Click to Skip Ad
Closing in...

CDC says you can have Thanksgiving during the coronavirus pandemic – but only if you do this

Published Nov 11th, 2020 6:25PM EST
Thanksgiving 2020
Image: Brent Hofacker/Adobe

If you buy through a BGR link, we may earn an affiliate commission, helping support our expert product labs.

  • Thanksgiving 2020, because of the coronavirus pandemic, is going to be a lot different from the family-heavy, meal-sharing get-togethers of years past.
  • Large indoor gatherings have been responsible for many of the large coronavirus outbreaks in recent months seen around the US.
  • Accordingly, the CDC is recommending that if people do celebrate with other family members for Thanksgiving, any gatherings should take place outside.

The next big holiday that public health experts are worried about is just around the corner — days away, in fact. Obviously, the Thanksgiving 2020 edition is going to look and feel dramatically different to those in years past, and experts like White House health advisor Dr. Anthony Fauci are already concerned about what this year’s version will entail because of what’s tended to follow holidays this year amid the coronavirus pandemic.

Small group gatherings at home, among families that are socially intimate with each other — hugging, seated together around a dinner table, and the like — especially worry experts who have been preaching for months the value of social distancing, wearing face masks, and avoiding group settings.

The CDC has published updated guidance on how Americans can stay safe during the Thanksgiving holiday this year — something that Fauci himself has warned that people might have to forgo this year. “You may have to bite the bullet and sacrifice that social gathering,” Fauci said during an interview with CBS News. “Unless you’re pretty certain that the people that you’re dealing with are not infected either.”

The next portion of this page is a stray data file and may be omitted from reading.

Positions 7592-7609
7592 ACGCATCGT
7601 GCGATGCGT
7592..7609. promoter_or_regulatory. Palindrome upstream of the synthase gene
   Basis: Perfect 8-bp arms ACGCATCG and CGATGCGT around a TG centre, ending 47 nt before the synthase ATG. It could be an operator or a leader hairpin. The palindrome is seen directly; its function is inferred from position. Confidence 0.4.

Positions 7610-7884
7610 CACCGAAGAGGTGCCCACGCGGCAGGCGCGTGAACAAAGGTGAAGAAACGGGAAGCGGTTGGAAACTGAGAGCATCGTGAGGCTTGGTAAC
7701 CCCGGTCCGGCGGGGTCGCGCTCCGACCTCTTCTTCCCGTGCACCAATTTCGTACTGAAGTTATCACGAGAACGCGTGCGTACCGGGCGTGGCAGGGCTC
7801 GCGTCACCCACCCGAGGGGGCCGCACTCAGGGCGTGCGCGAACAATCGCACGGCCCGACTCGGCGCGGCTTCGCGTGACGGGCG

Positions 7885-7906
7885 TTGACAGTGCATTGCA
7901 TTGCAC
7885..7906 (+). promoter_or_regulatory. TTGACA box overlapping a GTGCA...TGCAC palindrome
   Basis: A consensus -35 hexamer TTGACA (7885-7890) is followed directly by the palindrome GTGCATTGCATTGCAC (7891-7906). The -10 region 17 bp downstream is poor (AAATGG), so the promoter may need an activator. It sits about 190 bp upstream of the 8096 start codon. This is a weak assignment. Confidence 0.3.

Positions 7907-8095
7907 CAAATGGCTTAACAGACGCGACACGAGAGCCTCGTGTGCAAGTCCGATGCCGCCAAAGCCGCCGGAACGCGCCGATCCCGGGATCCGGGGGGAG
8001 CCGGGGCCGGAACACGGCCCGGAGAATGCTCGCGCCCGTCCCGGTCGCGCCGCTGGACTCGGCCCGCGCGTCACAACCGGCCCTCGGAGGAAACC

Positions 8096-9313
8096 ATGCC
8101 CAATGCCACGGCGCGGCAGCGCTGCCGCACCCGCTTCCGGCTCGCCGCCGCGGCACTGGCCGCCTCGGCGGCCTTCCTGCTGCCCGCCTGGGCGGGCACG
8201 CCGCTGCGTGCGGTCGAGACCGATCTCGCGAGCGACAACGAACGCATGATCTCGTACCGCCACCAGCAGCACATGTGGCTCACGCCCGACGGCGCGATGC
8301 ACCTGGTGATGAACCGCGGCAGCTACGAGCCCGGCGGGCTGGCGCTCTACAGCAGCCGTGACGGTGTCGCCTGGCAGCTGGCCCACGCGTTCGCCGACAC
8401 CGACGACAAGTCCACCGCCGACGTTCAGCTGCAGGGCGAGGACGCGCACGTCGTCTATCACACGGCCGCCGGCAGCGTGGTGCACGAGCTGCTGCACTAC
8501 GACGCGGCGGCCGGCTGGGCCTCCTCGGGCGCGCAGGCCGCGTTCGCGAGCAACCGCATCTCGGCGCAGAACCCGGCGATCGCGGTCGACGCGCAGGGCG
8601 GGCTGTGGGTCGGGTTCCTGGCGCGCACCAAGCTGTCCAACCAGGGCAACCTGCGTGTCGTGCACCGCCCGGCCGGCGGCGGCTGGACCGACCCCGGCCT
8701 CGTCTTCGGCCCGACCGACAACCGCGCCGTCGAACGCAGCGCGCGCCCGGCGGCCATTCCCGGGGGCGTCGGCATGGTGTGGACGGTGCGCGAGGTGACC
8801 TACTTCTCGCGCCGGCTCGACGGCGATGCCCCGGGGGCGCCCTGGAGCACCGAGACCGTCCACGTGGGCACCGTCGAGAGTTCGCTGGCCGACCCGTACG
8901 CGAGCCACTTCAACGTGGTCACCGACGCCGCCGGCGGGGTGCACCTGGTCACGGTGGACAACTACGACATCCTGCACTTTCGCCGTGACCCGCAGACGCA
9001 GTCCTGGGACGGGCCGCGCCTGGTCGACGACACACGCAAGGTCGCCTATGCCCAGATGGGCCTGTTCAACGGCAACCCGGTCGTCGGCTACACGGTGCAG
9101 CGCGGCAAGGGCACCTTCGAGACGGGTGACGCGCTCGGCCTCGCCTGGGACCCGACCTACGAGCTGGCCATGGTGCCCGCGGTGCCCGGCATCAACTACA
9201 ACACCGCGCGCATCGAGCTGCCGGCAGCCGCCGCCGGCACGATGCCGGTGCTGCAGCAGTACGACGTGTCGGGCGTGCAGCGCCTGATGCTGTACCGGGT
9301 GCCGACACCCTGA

The CDC’s Thanksgiving safety recommendations include the following:

  • Have a small outdoor meal with family and friends who live in your community.
  • Limit the number of guests.
  • Have conversations with guests ahead of time to set expectations for celebrating together.
  • Clean and disinfect frequently touched surfaces and items between use.
  • If celebrating indoors, make sure to open windows.
  • Limit the number of people in food preparation areas.
  • Have guests bring their own food and drink.
  • If sharing food, have one person serve food and use single-use options, like plastic utensils.

Of course, the agency also stresses that “the safest way to celebrate Thanksgiving this year is to celebrate with people in your household.”

Surges in coronavirus case totals have tended to follow in the days after holidays this year, such as post-July 4th. Accordingly, Dr. Fauci said he’d be celebrating Thanksgiving this year alone with his wife, without his children.

“My Thanksgiving is going to look very different this year,” Fauci explained. “I would love to have it with my children, but my children are in three separate states throughout the country, and in order for them to get here, they would all have to go to an airport, get on a plane, and travel with public transportation. They themselves, because of their concern for me and my age, have decided they’re not going to come home for Thanksgiving, even though all three of them want very much to come home for Thanksgiving.”

Andy Meek Trending News Editor

Andy Meek is a reporter based in Memphis who has covered media, entertainment, and culture for over 20 years. His work has appeared in outlets including The Guardian, Forbes, and The Financial Times, and he’s written for BGR since 2015. Andy's coverage includes technology and entertainment, and he has a particular interest in all things streaming.

Over the years, he’s interviewed legendary figures in entertainment and tech that range from Stan Lee to John McAfee, Peter Thiel, and Reed Hastings.

Latest News